While the trade channel indicates that an exchange rate depreciation will stimulate domestic economic activity, the financial channel can have the opposite effect. When banks and non-banks have foreign currency liabilities, an exchange rate depreciation has valuation effects that can lead to a tightening in domestic financial conditions. Using trade-weighted exchange rates and ...
Updated data suggest that global liquidity conditions may have begun to tighten for emerging economies. BIS General Manager Jaime Caruana said that shifting global financial conditions, along with maturing financial cycles in many emerging economies, were helping to drive disappointing economic growth, large shifts in exchange rates and sharp falls in commodity prices. These should not be seen as one-off shocks or headwinds but as an opportunity to move the global economy onto a more sustainable growth path.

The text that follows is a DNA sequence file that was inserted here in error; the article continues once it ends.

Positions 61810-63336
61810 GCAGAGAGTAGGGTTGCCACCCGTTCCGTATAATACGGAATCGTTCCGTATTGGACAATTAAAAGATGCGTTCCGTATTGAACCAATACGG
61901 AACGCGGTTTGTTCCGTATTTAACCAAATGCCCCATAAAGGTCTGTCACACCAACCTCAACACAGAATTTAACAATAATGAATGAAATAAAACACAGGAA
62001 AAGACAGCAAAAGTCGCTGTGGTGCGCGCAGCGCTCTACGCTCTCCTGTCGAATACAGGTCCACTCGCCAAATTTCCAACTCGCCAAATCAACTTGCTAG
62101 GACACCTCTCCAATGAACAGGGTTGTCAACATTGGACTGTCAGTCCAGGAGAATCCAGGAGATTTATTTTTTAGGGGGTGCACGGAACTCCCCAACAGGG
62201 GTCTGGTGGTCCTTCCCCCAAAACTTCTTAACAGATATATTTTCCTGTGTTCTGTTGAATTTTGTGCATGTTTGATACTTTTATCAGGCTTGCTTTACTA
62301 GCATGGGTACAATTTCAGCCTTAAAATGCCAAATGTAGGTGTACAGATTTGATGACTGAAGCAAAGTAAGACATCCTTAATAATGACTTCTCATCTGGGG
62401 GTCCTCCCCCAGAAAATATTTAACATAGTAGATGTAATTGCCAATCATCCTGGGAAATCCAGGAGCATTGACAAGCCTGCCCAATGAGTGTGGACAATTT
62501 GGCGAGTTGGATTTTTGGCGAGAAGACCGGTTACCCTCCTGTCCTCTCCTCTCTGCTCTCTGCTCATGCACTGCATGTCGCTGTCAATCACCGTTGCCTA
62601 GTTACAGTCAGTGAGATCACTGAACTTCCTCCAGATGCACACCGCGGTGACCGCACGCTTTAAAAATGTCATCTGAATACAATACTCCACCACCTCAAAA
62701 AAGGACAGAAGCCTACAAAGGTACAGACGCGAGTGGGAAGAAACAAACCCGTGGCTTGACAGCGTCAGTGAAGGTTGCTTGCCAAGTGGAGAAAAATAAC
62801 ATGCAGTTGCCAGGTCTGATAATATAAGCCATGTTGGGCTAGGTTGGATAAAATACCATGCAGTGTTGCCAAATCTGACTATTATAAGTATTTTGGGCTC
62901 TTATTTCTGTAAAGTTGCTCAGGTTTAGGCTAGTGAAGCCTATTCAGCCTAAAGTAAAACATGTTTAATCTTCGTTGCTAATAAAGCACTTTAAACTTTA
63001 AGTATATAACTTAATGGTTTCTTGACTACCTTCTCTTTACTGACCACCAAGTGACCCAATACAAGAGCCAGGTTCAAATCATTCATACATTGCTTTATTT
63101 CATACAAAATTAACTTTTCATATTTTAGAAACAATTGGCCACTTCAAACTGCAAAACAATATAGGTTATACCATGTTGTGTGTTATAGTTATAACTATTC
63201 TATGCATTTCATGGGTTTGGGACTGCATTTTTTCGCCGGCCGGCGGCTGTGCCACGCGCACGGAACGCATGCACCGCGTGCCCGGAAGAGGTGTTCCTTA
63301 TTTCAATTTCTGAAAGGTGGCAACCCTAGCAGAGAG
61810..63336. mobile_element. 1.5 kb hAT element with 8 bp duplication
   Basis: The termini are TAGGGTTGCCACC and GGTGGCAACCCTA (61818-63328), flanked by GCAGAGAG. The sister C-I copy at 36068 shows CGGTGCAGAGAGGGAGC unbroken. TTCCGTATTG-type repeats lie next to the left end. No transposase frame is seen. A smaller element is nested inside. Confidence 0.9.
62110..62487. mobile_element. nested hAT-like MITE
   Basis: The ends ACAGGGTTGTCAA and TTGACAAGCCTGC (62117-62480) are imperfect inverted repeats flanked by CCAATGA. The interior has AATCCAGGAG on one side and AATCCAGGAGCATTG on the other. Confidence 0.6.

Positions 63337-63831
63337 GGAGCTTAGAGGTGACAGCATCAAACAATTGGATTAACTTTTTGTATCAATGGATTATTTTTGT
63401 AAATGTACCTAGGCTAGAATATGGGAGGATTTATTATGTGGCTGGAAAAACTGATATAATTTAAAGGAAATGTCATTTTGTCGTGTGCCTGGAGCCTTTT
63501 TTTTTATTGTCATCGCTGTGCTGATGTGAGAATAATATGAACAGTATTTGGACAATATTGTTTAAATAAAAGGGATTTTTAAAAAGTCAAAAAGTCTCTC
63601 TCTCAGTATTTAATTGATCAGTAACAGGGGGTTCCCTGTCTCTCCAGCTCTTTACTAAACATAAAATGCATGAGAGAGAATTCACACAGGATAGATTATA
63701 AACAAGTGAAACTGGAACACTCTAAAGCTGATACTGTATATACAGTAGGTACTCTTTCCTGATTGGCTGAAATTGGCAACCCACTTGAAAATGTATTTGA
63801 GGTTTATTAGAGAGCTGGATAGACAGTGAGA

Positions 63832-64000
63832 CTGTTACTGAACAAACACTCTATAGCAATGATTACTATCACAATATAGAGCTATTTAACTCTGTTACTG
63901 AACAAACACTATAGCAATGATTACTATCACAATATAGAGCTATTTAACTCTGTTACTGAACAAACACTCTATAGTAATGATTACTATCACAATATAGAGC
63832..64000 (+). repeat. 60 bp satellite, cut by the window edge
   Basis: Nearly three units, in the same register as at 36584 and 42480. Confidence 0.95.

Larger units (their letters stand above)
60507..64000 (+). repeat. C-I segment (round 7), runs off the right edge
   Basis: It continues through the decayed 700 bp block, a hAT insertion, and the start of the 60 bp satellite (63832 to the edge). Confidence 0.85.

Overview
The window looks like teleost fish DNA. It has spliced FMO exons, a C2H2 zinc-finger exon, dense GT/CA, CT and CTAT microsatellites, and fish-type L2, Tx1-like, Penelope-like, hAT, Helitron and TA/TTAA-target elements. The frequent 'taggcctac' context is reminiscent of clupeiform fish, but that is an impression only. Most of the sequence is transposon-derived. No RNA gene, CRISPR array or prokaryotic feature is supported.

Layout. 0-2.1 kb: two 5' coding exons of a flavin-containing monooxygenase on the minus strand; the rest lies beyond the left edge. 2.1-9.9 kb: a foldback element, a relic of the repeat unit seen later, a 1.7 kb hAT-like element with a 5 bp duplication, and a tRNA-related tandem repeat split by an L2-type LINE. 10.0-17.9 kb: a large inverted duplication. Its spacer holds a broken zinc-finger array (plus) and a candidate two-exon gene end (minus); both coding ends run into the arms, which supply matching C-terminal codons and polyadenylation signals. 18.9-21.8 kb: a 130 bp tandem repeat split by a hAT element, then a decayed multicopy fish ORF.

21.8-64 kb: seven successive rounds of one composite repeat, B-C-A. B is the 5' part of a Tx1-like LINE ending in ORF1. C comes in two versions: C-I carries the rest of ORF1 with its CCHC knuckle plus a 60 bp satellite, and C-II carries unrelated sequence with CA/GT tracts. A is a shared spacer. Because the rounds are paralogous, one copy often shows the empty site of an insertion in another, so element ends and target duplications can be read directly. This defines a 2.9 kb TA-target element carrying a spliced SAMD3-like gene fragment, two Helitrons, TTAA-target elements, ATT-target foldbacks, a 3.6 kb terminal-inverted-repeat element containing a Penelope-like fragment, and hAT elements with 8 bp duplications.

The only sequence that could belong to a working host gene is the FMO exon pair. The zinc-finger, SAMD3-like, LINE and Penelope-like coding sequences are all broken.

We profile the US dollar debt incurred by borrowers in a dozen prominent emerging market economies (EMEs). These countries account for the bulk of total US dollar debt owed by EMEs. We measure the dollar borrowing of non-banks resident in these economies as well as that of their affiliates offshore, and relate these items to commonly used debt measures. We also discuss the limitations of our data. These data fail to ...